Some policies will also include or offer the following cover for you to consider:
Provides cover if you accidentally cause an injury to someone or damage their property and choose to sue you.
Personal accident cover – disability and death
Some travel insurance policies can cover a personal accident payment made for permanent disability or death.
Lost baggage on flights
Do not rely on compensation from an airline if it loses your luggage. By law, airlines only have to pay a specified minimum value per kilo of lost luggage. This is unlikely to cover the full value of your possessions.
Legal expenses cover
Legal expenses cover helps you to pursue compensation or damages following personal injury while you’re abroad – is important in countries without a legal aid system.
Common travel insurance policy exclusions
Most travel insurance policies exclude cover for events that happen after excessive alcohol consumption.
Some policies exclude cover for terrorist acts; if possible get a policy that doesn’t exclude terrorism.
Financial protection for holidays
If your travel provider goes bankrupt when you’re abroad on holiday you need to know you won’t get stranded without a refund. Fortunately there are several associations that exist to help protect and support you – we’ve explained how below.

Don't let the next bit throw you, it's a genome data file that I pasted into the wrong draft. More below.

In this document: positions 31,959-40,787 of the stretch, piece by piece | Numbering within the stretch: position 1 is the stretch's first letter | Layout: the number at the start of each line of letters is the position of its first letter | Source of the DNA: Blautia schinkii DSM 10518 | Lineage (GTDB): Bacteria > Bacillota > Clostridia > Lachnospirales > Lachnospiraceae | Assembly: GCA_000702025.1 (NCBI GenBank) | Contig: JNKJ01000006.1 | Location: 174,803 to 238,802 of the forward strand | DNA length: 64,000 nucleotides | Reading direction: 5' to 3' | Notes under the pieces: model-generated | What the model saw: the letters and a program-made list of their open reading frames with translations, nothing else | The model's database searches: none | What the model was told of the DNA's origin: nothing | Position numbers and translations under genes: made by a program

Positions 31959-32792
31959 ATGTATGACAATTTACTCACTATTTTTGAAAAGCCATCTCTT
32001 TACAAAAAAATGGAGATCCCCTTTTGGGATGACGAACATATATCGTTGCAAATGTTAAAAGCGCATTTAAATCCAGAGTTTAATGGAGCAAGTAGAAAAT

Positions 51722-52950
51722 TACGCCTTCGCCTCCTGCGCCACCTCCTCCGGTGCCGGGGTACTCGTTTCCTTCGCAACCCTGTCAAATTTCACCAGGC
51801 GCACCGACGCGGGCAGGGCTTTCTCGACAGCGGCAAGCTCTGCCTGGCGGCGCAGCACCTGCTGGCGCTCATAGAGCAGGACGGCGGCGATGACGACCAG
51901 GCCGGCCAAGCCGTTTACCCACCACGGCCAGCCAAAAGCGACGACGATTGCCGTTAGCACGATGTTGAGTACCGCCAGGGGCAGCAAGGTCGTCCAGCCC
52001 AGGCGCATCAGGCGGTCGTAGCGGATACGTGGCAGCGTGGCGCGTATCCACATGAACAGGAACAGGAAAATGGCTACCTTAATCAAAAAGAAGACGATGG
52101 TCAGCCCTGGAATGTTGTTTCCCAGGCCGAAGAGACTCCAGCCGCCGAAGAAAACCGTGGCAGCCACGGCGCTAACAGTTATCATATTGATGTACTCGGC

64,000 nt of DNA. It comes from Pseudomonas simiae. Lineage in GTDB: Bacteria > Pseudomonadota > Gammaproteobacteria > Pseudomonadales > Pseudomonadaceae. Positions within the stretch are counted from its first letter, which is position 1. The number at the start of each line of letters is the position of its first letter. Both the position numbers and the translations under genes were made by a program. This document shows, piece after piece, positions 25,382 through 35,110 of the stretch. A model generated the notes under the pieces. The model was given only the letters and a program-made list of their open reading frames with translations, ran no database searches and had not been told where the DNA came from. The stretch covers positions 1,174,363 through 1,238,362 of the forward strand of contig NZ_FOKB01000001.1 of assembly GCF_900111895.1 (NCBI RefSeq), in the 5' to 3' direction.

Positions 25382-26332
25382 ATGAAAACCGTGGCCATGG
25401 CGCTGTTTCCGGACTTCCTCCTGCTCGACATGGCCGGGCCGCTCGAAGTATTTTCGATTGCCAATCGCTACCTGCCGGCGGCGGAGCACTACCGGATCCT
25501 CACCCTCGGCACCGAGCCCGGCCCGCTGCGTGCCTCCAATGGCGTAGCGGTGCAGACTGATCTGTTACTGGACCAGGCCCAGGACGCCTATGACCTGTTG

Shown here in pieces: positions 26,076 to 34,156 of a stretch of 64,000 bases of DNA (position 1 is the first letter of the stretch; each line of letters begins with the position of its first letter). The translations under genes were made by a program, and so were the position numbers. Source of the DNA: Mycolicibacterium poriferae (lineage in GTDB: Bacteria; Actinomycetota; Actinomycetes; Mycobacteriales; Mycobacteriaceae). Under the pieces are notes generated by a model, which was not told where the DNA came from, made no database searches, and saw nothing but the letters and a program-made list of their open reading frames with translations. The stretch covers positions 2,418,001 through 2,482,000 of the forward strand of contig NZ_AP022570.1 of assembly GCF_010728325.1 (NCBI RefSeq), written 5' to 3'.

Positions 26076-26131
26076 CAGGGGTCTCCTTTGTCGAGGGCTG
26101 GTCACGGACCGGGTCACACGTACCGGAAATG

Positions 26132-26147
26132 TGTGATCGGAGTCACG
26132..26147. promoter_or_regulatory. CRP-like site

Book your foreign holiday through a reputable travel company
Good travel agents and tour operators will give you security through:
an Air Travel Organisers Licence (ATOL)
membership with an approved body such as ABTA; the Association of Bonded Travel Organisers Trust (ABTOT); the Association of Independent Tour Operators (AITO); Bonded Coach Holidays (BCH); or the Federation of Tour Operators (FTO)
a suitable insurance policy
a protection scheme or trust fund for any payments you make in advance
Many of the travel arrangements provided by these kinds of companies are protected in case of the financial failure of the travel company. You should, however, always ask your travel company if financial protection applies to your travel arrangements. If it doesn’t, the company may be able to offer suitable insurance to cover you.